Visual Perception Is Skewed In People With Anorexia, Body Dysmorphic Disorder

Abnormalities in the brains of people with eating disorders may explain why body image is such a concern.

Researchers from UCLA found that people with anorexia and body dysmorphic disorder have abnormal activity in the brain’s visual cortex, an area responsible for processing perceptions of images.

“We now know that these abnormalities may be happening at the very early stages when the brain begins processing visual input, and that the similar distortions in perception shared by anorexia nervosa and body dysmorphic disorder may have similar neurobiological origins,” said study author Wei Li. “This understanding has the potential to lead to new strategies that can improve the way we treat these disorders.”

Perceptual retraining

Participants in the study, 15 individuals with anorexia and 15 individuals without it, were shown images of other people’s faces and images of houses.

Electrical activity that was recorded in the first 200 milliseconds of seeing the images suggest that people with eating disorders may have a heightened critical response and distorted perceptions due to brain changes.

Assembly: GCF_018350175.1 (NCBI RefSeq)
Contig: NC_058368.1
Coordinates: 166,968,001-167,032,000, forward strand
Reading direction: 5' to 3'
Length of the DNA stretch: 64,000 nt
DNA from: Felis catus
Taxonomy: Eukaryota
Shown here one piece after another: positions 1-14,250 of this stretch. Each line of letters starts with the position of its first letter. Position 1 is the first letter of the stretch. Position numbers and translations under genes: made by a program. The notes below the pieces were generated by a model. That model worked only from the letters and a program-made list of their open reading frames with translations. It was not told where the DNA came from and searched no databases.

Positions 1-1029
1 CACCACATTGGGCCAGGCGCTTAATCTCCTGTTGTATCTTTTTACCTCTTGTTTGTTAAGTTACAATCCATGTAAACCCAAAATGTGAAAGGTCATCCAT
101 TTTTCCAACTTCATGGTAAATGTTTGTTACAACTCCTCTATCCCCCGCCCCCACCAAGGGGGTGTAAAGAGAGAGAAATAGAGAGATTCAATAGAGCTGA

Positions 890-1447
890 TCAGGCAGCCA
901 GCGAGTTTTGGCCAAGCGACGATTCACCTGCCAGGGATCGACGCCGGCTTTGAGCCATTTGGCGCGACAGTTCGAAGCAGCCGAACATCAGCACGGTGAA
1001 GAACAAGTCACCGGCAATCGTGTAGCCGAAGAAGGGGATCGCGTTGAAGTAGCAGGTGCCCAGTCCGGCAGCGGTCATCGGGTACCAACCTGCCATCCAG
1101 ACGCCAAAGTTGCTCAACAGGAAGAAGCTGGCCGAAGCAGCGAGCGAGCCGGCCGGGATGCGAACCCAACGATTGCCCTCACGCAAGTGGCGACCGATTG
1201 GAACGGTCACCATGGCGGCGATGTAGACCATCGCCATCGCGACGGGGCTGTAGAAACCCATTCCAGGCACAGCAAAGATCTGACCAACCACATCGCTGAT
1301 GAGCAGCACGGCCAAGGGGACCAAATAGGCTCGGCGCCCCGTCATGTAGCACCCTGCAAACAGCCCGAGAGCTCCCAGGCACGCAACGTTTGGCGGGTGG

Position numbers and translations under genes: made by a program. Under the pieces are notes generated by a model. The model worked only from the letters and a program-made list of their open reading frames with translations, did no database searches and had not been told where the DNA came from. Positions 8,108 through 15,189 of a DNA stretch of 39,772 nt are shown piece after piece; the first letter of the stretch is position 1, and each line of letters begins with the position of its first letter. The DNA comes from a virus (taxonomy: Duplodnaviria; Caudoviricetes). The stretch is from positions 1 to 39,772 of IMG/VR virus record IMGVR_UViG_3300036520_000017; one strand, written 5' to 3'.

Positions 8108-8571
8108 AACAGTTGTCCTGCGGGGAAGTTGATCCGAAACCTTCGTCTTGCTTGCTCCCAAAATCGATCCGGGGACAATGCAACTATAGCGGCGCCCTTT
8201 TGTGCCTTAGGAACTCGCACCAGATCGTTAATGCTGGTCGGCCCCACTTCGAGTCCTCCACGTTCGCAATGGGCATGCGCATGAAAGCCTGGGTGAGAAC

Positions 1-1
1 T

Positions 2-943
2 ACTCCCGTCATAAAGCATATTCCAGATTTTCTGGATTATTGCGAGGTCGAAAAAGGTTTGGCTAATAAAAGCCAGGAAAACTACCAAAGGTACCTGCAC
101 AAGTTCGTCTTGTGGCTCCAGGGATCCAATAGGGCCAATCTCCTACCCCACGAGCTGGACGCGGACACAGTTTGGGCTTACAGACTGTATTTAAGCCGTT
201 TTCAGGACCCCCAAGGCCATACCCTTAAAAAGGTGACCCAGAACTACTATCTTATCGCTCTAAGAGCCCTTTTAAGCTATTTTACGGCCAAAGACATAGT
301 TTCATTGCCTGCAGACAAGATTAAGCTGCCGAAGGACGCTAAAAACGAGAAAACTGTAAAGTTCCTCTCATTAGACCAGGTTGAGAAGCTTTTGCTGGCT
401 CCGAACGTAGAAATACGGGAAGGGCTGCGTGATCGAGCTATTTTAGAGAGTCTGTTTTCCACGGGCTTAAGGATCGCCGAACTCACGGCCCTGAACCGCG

The study suggests that perceptual retraining therapies might be a viable option for treating eating disorders.

“Among the questions to be answered in future research is whether this dysfunction improves as a result of treatment,” Li said.

Source: UCLA

Eating Disorder Self Test. Take the EAT-26 self test to see if you might have eating disorder symptoms that might require professional evaluation. All answers are confidential.

Find a Treatment Facility Near You

Click on a state below to find eating disorder treatment options that could be right for you.

Where do calls go?

Calls to numbers on a specific treatment center listing will be routed to that treatment center. Additional calls will also be forwarded and returned by one of our treatment partners below.

Calls to any general helpline (non-facility specific 1-8XX numbers) for your visit will be answered by one of our treatment partners, a paid advertiser on EatingDisorders.com.

All calls are private and confidential.

I NEED TO TALK TO SOMEONE NOWI NEED TO TALK TO SOMEONE NOW 800-568-9025Response time about 1 min | Response rate 100%
Who Answers?